After school I moved to Florida and was good for a while. Running was out- the heat killed me and I couldn't breathe. Yoga became my substitute. My job was crazy, chaotic and I had psycho co-workers.
repeat the Grad school scenario minus the screams. Repeat therapy and this time add antidepressants. Again life is warm and fuzzy. Stop therapy and wean off meds. Ahhh, relax.

Do more yoga and change careers completely. Life is good. Only one blip (one day last year) until today.
I haven't been sleeping well and been having unsettling dreams. Ok, nightmares. My yoga has almost stopped as I no longer feel comfortable at my old studio. Looooong story and they employ a former coworker who broke the law.

So this morning, my work computer was booted up, I opened my e-mail,  burst into tears and could not stop. Prior to that I almost bit my husbands head off for no real reason. For days I have been jumpy and anxious but did I get a clue- nope! Now is the time to note that depression is not an issue here though it could happen and I am NOT suicidal in any way. My poor boss had to listen to me blubber trying to explain why I could not work. I think I stopped making sense before I even picked up the phone.  

Thus my day was spent using a lot of Kleenex, riding my bike and trying to figure out what triggered it this time. I have an idea but I do know that I need my routine.

I need to know that I am eating breakfast at 7, working from 8-4:30 and doing yoga or riding my bike until time for dinner and in bed by 9:30. Not flying all over for races and work while consuming crap and not taking time to take care of me.

Really, I have managed to get control of my wicked ass asthma through yoga, diet and proper medication.  This too can be handled. Will it pop back up- You bet. But does it get easier. It does. And if it gets too bad I still have the name of a great therapist nearby as well as an awesome hubby who stay calm through it all.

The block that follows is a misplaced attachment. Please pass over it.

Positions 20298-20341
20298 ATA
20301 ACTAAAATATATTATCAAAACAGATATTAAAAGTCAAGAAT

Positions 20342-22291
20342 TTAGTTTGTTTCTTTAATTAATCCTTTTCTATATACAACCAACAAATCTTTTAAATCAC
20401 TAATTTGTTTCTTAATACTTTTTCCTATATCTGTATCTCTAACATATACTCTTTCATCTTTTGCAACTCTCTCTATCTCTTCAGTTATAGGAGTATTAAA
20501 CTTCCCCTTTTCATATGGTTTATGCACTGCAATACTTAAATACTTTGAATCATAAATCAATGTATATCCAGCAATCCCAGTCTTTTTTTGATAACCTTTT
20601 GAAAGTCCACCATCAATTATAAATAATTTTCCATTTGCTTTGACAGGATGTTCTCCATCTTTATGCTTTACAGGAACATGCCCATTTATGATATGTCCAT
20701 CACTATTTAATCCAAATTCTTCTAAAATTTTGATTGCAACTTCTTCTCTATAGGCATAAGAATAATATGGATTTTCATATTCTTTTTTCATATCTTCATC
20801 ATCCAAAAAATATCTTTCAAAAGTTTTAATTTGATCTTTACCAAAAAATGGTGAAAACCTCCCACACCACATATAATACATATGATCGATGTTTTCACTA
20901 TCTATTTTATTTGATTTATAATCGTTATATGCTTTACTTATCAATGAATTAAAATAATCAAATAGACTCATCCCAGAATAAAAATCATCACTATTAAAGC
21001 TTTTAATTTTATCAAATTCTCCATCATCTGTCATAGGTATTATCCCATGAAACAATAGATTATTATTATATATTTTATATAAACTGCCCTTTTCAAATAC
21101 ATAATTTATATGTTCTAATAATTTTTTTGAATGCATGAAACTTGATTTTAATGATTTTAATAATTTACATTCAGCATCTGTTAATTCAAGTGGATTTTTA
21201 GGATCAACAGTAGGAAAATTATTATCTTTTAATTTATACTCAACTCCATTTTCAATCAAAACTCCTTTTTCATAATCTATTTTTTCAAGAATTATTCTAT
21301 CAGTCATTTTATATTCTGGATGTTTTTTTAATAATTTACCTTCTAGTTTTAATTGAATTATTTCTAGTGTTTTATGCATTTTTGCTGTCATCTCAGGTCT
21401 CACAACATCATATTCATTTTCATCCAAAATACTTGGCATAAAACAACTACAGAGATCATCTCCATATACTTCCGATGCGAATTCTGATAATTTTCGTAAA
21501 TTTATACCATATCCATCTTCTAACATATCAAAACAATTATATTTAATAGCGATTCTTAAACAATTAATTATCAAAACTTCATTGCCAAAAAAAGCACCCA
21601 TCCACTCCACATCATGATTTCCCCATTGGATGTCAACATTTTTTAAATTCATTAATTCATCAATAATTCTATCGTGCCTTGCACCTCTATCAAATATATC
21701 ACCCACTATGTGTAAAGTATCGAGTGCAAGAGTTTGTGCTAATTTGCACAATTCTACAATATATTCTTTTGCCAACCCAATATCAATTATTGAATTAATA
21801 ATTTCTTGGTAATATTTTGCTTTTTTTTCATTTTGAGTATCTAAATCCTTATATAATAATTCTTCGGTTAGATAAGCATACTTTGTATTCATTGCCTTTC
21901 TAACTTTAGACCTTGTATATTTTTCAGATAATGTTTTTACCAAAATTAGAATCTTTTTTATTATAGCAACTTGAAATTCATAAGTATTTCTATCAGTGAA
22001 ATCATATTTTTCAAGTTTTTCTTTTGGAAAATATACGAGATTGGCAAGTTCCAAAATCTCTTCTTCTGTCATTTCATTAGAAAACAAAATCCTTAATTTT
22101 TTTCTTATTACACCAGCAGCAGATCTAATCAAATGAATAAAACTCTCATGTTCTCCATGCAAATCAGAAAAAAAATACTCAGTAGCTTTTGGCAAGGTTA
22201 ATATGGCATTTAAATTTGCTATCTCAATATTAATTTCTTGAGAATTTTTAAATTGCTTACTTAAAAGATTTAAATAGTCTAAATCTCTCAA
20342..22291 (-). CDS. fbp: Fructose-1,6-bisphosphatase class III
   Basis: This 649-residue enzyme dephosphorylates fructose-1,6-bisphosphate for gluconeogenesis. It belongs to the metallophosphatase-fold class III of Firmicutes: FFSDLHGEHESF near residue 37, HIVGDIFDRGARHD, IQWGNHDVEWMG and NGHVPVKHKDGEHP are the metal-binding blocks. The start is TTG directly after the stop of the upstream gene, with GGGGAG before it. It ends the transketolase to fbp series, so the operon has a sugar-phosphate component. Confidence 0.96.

Sunday, July 29, 2012

Getting Ready to Garden

Kiri hanging out .

Today, my first day feeling normal, was spent clearing out garden beds and digging volunteer sweet potatoes. Did I mention it was HOT and humid ???

The online weather almanac said it was 93 degrees. Nope, more like over 100. The temperature right now is 84 degrees and with the heat index that makes it over 90 degrees.  Roughly, 35% humidity. Sigh- South Florida Summer.

The tomato plants were started last weekend as well as assorted herbs and peppers. By the time I am back from my trip in 2 weeks they should be ready to be moved to the garden or at least to larger pots. There are 4 kinds of tomatoes; Brandywine, Floramerica, Amish Paste and Lemon Boy. Part of them will be placed in raised beds and the rest will be moved to 5 gallon buckets. I did not think I would have so many plants as some of the seeds were 6 years old. Amazingly, there was almost 100% germination.

The herbs and assorted flowers are going into a herb bed at the front of the house. My amazing hubby got the idea to rip out the standard Florida landscape bushes and replace them with  herbs. We bought the pants for the first planting a few months ago and the next round will be coming from seeds. Big money savings.